This is probably a familiar scenario for most playwrights, a conversation that repeats itself over and over in our lives the way that lines of dialogue repeat in Beckett: we meet someone and tell him we're a playwright, and our interlocutor immediately asks, "So, what kind of plays do you write?"
And despite the fact that we get this question all the time, it is rare that we enjoy replying to it or have a good answer prepared. (Well, the person who asked the question might find our answer satisfactory, but to us, it tends to feel woefully inadequate.) Being a young writer, I am fortunate that I can hedge and say "Well, I feel like I'm still learning, and finding my voice." But I don't have too many more years in which I can get away with this. And besides, it embarrasses me to act in this aw-shucks manner.
The problem with the "what kind of plays do you write?" question is the problem of having to label and pigeonhole yourself, as well as the problem of wondering if the person you're talking to understands what you mean. Let's face it, a lot of Americans don't know much about theater, and have never heard of many of the playwrights that contemporary writers revere the most. They know Shakespeare, or Arthur Miller, or Neil Simon... but most people these days don't write like Miller and Simon, they write like Caryl Churchill or Sarah Ruhl.
For instance, a lot of contemporary playwrights employ magical realism (influenced by Ruhl, Kushner, etc.), and if I were telling a group of fellow writers about my work, I might think it was noteworthy that I don't tend to write magical realism, and say as much. But if I were talking to an "average Joe" who doesn't see much theater, and I said "I don't write magical realism," the other person would be more confused than enlightened.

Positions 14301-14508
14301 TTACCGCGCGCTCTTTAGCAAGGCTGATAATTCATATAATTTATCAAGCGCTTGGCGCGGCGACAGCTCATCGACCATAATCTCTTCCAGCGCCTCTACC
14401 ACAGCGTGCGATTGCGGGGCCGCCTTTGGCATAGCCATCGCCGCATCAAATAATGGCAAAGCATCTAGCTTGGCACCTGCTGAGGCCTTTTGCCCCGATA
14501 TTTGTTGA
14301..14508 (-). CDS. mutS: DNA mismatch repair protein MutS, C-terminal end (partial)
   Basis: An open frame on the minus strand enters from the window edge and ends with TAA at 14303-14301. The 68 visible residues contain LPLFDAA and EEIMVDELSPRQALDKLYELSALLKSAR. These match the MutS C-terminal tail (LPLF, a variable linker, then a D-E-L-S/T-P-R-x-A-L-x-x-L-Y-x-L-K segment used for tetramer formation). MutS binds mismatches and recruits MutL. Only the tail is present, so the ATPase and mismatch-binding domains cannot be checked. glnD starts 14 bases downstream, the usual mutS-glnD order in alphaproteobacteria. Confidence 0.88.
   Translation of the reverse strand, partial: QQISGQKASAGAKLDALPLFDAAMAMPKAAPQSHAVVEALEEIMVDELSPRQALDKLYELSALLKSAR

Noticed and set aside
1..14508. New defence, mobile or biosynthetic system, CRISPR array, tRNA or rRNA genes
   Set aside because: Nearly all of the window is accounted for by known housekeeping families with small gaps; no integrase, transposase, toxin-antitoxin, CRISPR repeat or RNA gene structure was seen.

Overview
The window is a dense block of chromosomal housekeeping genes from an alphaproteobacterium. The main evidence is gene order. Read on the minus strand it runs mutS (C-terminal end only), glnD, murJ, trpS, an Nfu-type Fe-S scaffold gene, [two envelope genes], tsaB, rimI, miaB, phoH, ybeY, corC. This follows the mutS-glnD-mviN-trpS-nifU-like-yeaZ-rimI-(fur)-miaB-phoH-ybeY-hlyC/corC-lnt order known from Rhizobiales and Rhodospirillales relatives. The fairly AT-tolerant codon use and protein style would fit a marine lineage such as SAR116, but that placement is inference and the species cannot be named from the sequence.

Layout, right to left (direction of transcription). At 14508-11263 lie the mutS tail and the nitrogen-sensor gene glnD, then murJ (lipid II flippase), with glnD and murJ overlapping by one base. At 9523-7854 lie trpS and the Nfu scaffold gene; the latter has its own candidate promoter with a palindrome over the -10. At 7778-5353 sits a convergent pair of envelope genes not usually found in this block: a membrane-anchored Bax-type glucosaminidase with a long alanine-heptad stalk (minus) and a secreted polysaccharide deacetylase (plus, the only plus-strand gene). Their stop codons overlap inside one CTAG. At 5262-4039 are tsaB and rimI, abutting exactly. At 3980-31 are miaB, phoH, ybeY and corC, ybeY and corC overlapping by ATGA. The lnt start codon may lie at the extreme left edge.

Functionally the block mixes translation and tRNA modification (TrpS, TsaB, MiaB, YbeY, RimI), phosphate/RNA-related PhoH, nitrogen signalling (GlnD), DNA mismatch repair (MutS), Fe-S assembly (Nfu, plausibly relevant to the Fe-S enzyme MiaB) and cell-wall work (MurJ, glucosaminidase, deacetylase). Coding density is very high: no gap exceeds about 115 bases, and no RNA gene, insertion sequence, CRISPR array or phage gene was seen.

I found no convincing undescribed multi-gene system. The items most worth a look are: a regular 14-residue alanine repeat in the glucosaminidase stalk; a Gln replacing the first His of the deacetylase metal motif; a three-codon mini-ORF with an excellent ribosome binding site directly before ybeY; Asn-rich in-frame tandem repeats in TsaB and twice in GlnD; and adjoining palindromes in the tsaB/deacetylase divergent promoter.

I get the impression that many people, when they think of "American plays," think of the classics they were taught in school--The Glass Menagerie or maybe A Raisin in the Sun. Dramas, revolving around a family, dealing with Big Themes, without a lot of laughs in them. So, I always feel compelled to explain that I don't write those kinds of plays, that I think I have a good sense of humor and it comes out in my work. I say "I could never write a tragedy" and "I think there is almost always some humor to be found in a situation--I mean life is like that, right?"
But more and more, I've come to realize that this gives the impression that I write comedy, which isn't exactly true, either. Indeed, a few weeks ago, I was talking with one of the people who had selected a play of mine to be produced in an evening of one-acts. He said, "You know, Marissa, your play is one of the only serious ones that made the cut--the rest are comedies."
I happen to know that this play of mine has a few laughs in it, but I also know what my friend meant--if it is a comedy, it is a very dark one, and most likely it's not even that. It's a character study, it's a drama.
(And yes, this is the big news that I alluded to in my last post... I am going to have a short play produced in August, my San Francisco playwriting debut! More information to follow as soon as there's a press release or something that I can link to.)
My parents said to me, "Maybe you could tell people that you write comedies in the same sense that Chekhov wrote comedies." Unfortunately, that doesn't really solve matters. Were I to say that to my fellow playwrights, it would sound like boasting to compare myself to the great Chekhov (seriously, if I could write with half as much honesty and truth as he did, I'd be a happy woman). And, were I to say that to a non-theater-person who asked me "What kind of plays do you write?", they'd just be bewildered. In order for "I write comedies in the sense that Chekhov wrote comedies" to make sense, you have to know who Chekhov was, and how much heartbreak is packed into his plays, and how he called them "comedies" despite this. And frankly, that's not something I expect the average person knows.
So, what should you do if you meet a playwright in the wild, and want to ask them about their work, but you've read this blog post and you know that "What kind of plays do you write?" is a question that writers hate? Well, do what we writers tend to do amongst ourselves, and ask "What are you working on right now?" You'll probably get an interesting answer, you'll get at least an incidental sense of the "kind of play" that we are compelled to write, and, in a small way, you'll encourage us. Because sometimes we need reminding that the work is the important thing, and that we should always keep writing no matter what. The more people ask us "What are you working on right now?", the more aware we are that we'd better have a good, fresh answer to that!